Books

I try to read widely, both fiction and non-fiction. I love sports autobiographies, travelogues, and rock memoirs, along with a healthy dose of true crime and the occasional tale of survival-against-the-odds.

The fiction I read is almost exclusively in the horror genre (as broad as that is). If there are no ghosts or zombies, or at least a demented serial killer on the rampage, I get real bored real fast. I’ve never been the kind of person to read one book at a time, but only when I wrote this post did I realize how bad things have got. I really should show some more composure, but there are just so many books and so little time. At the moment, I have no less than seven on the go. For the interested, these are:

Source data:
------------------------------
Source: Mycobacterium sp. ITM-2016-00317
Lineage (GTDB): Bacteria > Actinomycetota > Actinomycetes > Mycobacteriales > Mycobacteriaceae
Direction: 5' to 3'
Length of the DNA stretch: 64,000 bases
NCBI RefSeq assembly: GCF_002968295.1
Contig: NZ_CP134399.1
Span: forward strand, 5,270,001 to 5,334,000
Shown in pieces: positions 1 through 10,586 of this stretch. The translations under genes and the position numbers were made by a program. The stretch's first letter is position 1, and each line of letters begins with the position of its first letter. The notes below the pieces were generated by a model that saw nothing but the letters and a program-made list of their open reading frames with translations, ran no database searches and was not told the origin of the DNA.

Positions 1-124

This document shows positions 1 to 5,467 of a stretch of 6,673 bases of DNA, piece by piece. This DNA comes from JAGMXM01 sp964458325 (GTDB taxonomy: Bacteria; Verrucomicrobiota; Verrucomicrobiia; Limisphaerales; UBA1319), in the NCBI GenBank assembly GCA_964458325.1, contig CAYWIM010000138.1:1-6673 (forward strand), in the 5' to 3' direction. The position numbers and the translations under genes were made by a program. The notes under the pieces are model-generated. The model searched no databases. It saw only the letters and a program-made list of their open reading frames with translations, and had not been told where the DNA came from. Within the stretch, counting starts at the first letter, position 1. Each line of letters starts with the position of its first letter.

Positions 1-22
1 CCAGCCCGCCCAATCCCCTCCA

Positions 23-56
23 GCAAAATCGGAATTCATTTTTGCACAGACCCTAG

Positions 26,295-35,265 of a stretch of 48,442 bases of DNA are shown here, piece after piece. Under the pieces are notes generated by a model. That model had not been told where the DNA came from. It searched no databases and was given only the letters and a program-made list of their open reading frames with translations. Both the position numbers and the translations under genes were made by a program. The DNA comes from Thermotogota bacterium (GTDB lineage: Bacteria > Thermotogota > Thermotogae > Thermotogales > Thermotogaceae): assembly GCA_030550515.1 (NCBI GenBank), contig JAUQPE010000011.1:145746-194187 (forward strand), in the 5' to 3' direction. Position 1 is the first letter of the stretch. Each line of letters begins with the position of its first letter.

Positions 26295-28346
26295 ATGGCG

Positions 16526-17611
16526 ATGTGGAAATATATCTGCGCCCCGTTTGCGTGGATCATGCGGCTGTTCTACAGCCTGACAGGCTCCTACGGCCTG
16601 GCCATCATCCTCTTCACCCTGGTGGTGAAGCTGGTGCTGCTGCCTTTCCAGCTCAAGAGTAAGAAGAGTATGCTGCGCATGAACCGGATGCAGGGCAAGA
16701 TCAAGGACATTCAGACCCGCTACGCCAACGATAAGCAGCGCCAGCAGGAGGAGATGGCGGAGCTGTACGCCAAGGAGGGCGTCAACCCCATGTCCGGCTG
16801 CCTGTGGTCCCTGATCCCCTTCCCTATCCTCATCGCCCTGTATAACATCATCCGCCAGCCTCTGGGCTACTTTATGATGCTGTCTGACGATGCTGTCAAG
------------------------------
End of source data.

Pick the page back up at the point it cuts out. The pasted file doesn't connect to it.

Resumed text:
Physical copies:

Born to Run, Bruce Springsteen

Everyone Loves You When You’re Dead, Neil Strauss

PDF’s on the PC:

DOA 3, various authors

Wild Talents, Charles Fort

And on the Kindle:

Sinister Scribblings, Matt Hickman

Unit 731, Craig Saunders

Battlefield, Amy Cross